I know what you think. A guy with a nickname like Catfish can't be a bass angler. But you're wrong. I started bass fishing when I was 12, and for four decades now, I've been chasing that elusive 10-pounder. It's no longer just a goal. It's a quest.
My first real hawg, caught in 1980, was an Arkansas largemouth just an ounce shy of 9 pounds — a big bass for sure, but not big enough. The search parameters expanded.
I fished lunker lakes in Louisiana, Texas, Florida, Georgia and elsewhere. Caught lots of 6s, 7s and even 8s. But that 9-pound hump was like a mountain. I couldn't get over it, and my 10-pound target loomed even bigger — an Everest on the horizon.
I needed a new perspective, so I headed south to Mexico's storied bass waters.
From here, the mountain looked scalable. On Lake Guerrero, I weighed bass caught by friends that exceeded 10, 11, 12 pounds. Surely I could catch one. But no. It didn't happen.
Mexico's Lake Dominguez was hot then, and Huites was a rising star. So onward. Five years. Five trips. More than 50 bass over 8 pounds. But I couldn't buy a 9. And a 10…well, it seemed unattainable.
Then I heard about Lake El Salto, a scenic south-of-the-border impoundment 75 miles northeast of the coastal resort city of Mazatlan. The stories were astonishing but true. In September 2000, Texas angler Kevin Butler caught a lake-record largemouth weighing 18 pounds, 8 ounces. Then California tournament pro Mike Folkestead set a five-fish lake record with 53 pounds, 5 ounces. His 10 best bass that day broke the 100-pound mark.
Surely, even old Catfish could luck into a 10 on El Salto. So in December 2001, I finagled an invite to Anglers Inn, a resort highly recommended by several angling buddies. The accommodations, food and service were five-star quality. And the fishing was incredible. In three days, I caught more than 100 4- to 8-pound bass. Make a cast, catch a fish. Make another cast, catch another. Anglers Inn records showed a whopping 38 percent of visitors caught a 12-pound-plus largemouth that season. But not Senor Catfish.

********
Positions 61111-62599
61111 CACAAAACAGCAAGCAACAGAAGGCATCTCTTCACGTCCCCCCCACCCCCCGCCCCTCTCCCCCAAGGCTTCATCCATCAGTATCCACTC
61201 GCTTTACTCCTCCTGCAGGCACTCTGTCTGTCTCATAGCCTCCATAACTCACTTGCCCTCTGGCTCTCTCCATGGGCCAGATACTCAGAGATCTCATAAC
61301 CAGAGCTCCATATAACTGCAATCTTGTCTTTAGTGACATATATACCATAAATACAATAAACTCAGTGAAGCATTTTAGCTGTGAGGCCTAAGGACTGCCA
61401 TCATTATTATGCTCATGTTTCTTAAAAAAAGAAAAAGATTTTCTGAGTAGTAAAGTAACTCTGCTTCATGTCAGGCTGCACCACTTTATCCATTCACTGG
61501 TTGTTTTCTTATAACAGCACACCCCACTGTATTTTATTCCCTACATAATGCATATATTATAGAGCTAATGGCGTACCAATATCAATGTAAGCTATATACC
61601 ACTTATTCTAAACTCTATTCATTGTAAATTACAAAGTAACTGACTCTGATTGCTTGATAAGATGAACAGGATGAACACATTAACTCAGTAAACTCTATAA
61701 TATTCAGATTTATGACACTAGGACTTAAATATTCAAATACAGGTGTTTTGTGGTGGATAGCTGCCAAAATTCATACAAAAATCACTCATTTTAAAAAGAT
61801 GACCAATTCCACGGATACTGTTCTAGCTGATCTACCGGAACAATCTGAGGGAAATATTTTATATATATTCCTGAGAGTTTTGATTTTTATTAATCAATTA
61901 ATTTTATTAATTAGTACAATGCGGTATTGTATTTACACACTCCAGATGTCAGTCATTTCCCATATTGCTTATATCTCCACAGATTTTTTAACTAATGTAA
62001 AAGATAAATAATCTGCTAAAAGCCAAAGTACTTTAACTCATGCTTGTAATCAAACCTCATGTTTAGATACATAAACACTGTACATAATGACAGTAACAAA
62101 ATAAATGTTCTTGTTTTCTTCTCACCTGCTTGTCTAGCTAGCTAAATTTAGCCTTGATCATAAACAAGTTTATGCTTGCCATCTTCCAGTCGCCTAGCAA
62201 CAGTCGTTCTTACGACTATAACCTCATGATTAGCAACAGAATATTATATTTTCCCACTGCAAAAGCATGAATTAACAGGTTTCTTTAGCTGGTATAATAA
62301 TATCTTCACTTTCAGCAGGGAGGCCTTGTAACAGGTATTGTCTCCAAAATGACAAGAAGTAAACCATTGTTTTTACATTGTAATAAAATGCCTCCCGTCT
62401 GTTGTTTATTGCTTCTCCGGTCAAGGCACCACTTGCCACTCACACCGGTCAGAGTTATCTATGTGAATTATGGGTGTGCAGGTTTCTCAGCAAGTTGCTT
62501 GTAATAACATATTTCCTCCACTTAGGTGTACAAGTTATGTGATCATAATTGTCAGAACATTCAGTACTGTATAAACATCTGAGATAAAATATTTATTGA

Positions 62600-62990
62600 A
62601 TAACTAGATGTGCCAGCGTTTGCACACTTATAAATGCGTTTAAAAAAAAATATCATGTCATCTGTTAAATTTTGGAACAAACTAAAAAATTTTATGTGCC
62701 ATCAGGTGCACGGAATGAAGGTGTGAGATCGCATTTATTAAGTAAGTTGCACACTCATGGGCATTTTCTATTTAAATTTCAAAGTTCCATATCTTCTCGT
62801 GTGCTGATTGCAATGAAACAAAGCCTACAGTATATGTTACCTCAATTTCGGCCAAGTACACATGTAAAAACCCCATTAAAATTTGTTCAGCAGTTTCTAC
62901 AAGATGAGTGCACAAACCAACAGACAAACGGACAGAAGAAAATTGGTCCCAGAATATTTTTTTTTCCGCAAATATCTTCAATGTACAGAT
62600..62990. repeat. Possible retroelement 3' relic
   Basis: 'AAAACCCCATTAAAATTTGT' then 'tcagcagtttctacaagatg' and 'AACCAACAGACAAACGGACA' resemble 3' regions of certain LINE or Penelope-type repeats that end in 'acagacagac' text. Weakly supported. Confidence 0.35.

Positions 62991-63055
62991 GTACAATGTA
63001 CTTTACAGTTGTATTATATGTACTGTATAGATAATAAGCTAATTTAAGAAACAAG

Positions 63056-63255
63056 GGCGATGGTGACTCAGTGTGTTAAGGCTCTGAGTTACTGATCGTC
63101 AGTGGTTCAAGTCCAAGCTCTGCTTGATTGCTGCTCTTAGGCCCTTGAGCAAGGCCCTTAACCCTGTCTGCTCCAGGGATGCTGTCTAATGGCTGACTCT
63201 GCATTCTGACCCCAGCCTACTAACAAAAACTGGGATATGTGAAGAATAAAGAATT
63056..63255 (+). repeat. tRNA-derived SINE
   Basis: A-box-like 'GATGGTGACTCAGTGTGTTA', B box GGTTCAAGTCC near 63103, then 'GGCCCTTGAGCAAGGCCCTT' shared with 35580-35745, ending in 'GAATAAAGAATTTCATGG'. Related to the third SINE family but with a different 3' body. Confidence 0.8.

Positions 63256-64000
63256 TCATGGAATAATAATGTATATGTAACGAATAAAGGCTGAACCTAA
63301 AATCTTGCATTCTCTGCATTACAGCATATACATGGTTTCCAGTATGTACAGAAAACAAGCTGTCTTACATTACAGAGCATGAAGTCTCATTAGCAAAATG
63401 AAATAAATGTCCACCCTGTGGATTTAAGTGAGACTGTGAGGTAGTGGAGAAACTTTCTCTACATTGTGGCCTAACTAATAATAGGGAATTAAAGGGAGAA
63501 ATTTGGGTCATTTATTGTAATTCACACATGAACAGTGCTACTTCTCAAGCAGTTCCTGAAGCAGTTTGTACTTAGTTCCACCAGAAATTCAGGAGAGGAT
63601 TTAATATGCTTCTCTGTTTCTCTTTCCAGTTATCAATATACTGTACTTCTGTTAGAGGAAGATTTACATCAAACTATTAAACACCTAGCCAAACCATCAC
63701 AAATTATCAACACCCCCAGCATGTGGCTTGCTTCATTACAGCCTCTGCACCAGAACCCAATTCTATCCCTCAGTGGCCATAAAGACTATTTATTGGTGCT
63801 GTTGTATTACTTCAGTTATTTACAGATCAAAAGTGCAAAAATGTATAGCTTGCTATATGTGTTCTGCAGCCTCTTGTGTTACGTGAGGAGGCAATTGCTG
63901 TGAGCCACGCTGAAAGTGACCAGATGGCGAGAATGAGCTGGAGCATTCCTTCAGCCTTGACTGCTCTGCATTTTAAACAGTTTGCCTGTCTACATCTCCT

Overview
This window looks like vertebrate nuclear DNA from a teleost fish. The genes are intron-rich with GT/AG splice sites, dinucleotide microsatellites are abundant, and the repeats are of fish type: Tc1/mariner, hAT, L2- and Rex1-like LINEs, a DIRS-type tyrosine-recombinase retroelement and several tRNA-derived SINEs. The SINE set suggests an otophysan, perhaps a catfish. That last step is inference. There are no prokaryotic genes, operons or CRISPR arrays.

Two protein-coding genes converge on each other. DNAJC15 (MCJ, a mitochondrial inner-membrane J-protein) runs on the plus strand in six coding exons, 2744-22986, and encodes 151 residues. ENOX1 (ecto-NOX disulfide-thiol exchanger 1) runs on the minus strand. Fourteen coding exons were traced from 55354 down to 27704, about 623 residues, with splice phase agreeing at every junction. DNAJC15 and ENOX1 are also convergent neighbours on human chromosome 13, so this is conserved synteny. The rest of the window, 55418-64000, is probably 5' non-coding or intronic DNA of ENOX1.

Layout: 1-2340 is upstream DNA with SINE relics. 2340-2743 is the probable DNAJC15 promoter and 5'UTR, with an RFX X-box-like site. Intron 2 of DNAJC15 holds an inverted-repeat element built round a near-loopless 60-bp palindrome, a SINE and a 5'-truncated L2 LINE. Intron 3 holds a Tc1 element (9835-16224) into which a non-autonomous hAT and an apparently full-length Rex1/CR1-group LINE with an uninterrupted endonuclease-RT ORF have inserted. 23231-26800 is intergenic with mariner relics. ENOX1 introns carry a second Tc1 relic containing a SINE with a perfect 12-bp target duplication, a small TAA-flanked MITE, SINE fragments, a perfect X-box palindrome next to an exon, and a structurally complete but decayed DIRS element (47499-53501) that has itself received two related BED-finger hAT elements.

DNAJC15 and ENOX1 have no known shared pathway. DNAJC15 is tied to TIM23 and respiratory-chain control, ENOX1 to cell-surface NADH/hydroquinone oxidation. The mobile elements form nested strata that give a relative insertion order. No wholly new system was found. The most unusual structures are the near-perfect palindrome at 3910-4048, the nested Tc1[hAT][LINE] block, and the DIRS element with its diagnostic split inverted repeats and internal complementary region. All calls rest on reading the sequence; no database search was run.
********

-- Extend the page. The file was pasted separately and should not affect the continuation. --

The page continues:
My wife Theresa joined me for my next trip to El Salto in June 2004. Until this trip, she never had fished for bass. She decided, nevertheless, to give it a try, and quickly was hooked on the excitement. She caught dozens of 5-, 6- and 7-pound largemouths, plus scores of smaller fish, during three days of fishing. Her largest weighed just shy of 8 pounds. I also managed a trophy — a 9-pound, 4-ounce hawg that was the heaviest I'd caught during a lifetime of bass fishing. And my 10-pounder eluded me by the narrowest of margins.
While shooting a photo of Theresa with a nice bass one morning, I laid down my rod. I had just cast a topwater plug, which was still on the water's surface. Suddenly a heron appeared. It swooped and grabbed the lure, or so I thought. I shouted for our guide Carlos to grab the rod before the big bird flew off with it. He seized it and, astonishingly, set the hook.
Carlos shoved the pole at me.
"Big bass," he said excitedly. "Really big."
I thought it was a joke. Carlos would get a big laugh at me reeling in the heron. I refused the rod.
"Please, Senor Catfish," Carlos pleaded. "Is a big bass. Really."